Leadership and Planned Giving Efforts
Leadership and Planned Giving Efforts
by James W. Murphy, CFRE
Leadership is an important part of any new ministry that a congregation may undertake, regardless of its faith tradition: whether that be a new feeding program, youth group, or clergy search committee. When it comes to the religious work of raising financial resources for a congregation or small religious charity, choosing the wrong leader has impacts beyond diminished gifts, as numerous vital relationships could also be damaged. As elaborated in my new interfaith book Faithful Giving-The Heart of Planned Gifts (Church Publishing Inc. 2022), regardless of the tradition – Christian, Muslim, Jewish or Sikh – leadership is crucial for creating and maintaining a planned giving program.
Senior leadership challenges
As most readers will know, planned giving focuses on encouraging the many different gifts made primarily out of one’s estate at death or from one’s retirement savings. Though smaller in number than annual gifts, they can be the largest gift an individual makes and is often transformational for that community of faith and the donor’s family. Regardless of future benefits, it can be difficult to get some religious leaders to focus on planned giving efforts for a few reasons. Many do not wish to focus on the ultimate issues of health or estate planning or the reality of death. That is certainly true among the general population where over 50% of individuals do not have an up-to-date estate plan. Many religious leaders are also often too distracted to focus on planned giving at their small, struggling congregations, even though they want to. Clergy may avoid the topic out of a fear of not knowing all the technical details or worry they may be asking too much of their congregants. Various religious leaders may also make the mistake of avoiding planned giving because they assume wrongly that those gifts will only come from the wealthy whom they may lack in their community of faith. (Of course, nothing could be further from the truth, as the publicly wealthy are normally not the source of most planned gifts.)
Regardless of the reason for avoidance or delay, not cultivating planned gifts from a congregation’s most loyal donors will often result in those donors choosing other charities for their planned gifts. Every religious organization can raise these potentially transformational future gifts and can take the necessary steps to put appropriate leaders in place to enable the ‘thanking’, trust-building, and awareness-raising necessary to maintain this effort over the long term.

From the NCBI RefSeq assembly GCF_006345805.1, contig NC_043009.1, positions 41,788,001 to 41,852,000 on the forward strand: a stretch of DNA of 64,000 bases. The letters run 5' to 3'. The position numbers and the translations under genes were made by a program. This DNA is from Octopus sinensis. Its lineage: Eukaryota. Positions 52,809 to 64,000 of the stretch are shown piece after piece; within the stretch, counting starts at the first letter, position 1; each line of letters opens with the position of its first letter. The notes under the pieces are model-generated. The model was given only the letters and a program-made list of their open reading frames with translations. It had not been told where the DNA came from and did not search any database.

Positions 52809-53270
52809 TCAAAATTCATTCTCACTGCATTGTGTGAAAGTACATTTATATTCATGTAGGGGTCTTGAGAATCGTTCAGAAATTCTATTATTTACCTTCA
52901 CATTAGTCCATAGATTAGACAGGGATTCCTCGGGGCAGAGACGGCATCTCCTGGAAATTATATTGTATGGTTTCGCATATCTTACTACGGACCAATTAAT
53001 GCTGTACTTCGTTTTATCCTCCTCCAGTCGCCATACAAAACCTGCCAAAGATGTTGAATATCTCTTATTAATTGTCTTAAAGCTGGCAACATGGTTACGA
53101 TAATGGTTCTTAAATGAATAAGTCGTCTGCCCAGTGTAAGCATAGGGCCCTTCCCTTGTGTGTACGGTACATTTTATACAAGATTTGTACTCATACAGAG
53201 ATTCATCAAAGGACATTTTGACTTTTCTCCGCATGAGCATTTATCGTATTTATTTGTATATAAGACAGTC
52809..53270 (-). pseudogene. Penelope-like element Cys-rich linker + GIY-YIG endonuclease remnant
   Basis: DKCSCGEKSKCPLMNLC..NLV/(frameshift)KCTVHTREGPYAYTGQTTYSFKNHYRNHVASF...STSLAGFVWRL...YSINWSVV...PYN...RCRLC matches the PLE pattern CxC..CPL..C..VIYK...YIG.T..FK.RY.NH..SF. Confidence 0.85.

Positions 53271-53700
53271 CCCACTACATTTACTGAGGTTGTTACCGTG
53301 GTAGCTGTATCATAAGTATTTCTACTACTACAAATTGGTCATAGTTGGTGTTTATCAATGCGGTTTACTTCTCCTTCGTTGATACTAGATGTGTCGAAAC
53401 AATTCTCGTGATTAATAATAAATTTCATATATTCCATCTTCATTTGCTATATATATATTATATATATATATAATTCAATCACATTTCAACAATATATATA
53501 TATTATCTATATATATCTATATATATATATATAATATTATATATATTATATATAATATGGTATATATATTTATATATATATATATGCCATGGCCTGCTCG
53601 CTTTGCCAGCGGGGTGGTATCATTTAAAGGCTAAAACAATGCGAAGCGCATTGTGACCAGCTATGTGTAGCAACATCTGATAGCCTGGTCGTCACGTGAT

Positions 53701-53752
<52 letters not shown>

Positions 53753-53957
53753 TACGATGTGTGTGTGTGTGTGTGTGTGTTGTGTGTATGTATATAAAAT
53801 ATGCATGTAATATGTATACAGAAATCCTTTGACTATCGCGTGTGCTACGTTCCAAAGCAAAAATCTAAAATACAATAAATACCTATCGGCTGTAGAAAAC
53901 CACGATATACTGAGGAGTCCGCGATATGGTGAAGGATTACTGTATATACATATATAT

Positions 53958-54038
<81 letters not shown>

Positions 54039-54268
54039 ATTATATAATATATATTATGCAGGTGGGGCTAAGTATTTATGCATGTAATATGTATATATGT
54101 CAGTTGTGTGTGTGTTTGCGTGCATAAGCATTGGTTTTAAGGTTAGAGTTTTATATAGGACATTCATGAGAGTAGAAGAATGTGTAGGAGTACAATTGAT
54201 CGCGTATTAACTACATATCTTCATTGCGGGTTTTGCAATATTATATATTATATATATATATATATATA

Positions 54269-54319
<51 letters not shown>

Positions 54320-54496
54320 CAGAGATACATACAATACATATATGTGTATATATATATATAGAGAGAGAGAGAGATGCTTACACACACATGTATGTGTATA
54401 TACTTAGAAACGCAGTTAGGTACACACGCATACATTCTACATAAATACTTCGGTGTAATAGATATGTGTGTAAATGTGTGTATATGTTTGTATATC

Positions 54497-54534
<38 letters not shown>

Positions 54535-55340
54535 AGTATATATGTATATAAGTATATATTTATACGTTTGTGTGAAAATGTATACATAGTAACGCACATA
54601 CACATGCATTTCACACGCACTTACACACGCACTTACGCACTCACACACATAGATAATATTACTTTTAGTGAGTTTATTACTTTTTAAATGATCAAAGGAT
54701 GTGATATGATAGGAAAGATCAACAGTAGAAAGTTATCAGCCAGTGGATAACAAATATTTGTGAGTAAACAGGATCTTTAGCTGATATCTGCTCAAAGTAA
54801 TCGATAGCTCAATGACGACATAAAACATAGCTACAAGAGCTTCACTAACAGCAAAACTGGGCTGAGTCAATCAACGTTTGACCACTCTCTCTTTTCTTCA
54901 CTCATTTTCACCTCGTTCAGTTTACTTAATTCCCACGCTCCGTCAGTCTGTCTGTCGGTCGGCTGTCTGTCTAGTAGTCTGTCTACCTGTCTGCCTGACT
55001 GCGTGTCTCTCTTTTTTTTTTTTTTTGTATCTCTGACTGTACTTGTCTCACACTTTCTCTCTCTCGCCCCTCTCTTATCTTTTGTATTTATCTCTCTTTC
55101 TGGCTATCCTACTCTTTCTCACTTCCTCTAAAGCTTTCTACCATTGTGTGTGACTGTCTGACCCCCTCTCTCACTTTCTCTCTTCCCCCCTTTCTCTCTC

Best planned giving leaders
I hope this would be a welcome revelation, but the head clergy person or senior lay leaders, who are already over-burdened and distracted by other tasks, should not in most cases be the main leader for a planned giving program. Then who is best? Many congregations make bad assumptions when it comes to picking the ‘best’ planned giving leaders. They choose the wealthiest person in the parish thinking their leadership will allow the entire program to rocket to success. Or they may pick the available attorney or certified financial planner in the parish, who may be seeking to expand her client base. Or they may simply place the responsibility on a currently overburdened leader already responsible for stewardship or other efforts.
The best plan for choosing planned giving leaders is to find two leaders who have already finalized (or, are about to finalize) a planned gift, believe in the congregation’s future, and have the free time to undertake this new responsibility. Why two leaders? In addition to having additional support and a broader perspective for new ideas for events and materials, the most important reason is if circumstances change in the future and one leader must move on, the organization will have the continuity of the second person while seeking an additional new leader. For these roles, look beyond currently over-burdened volunteers! Often those who may have formerly been in senior leadership roles at the congregation/organization, knowing its many programs and struggles, can be ideal candidates and hopefully have more availability for learning and focus. If a chosen leader happens to be an attorney or certified financial planner, that can be beneficial (especially if they are retired), but it should be clear that they are not doing this work to cultivate new clients.
Unlike secular non-profits, congregations and small religious charities rely primarily on volunteer leadership for raising resources. Volunteers with planned gifts in place benefit these efforts because they can speak or write from the heart about why it was so important for them to make their own planned gift. Additionally, volunteer supporters who focus on this effort can build on existing relationships to recruit additional advocates to encourage new planned gifts through individual testimonies, provided in writing or at appropriate public events.
Leaders need to move efforts forward gently by collaborating with others. I am not sure if our interfaith planned giving book is the first to suggest ‘bringing chocolates to the Church Secretary’, but I would like to think so! Whatever your tradition or the structure of your congregation/institution, most have that underappreciated, but vital, administrator role who is tasked with numerous activities from updating congregational databases, tracking gift inquiries, opening and sending mail, and even overseeing website and communication updates. I strongly recommend whoever has taken on the leadership of planned giving build a strong and interactive relationship with that classic administrative role. Their support and insights will enhance opportunities for relationship development.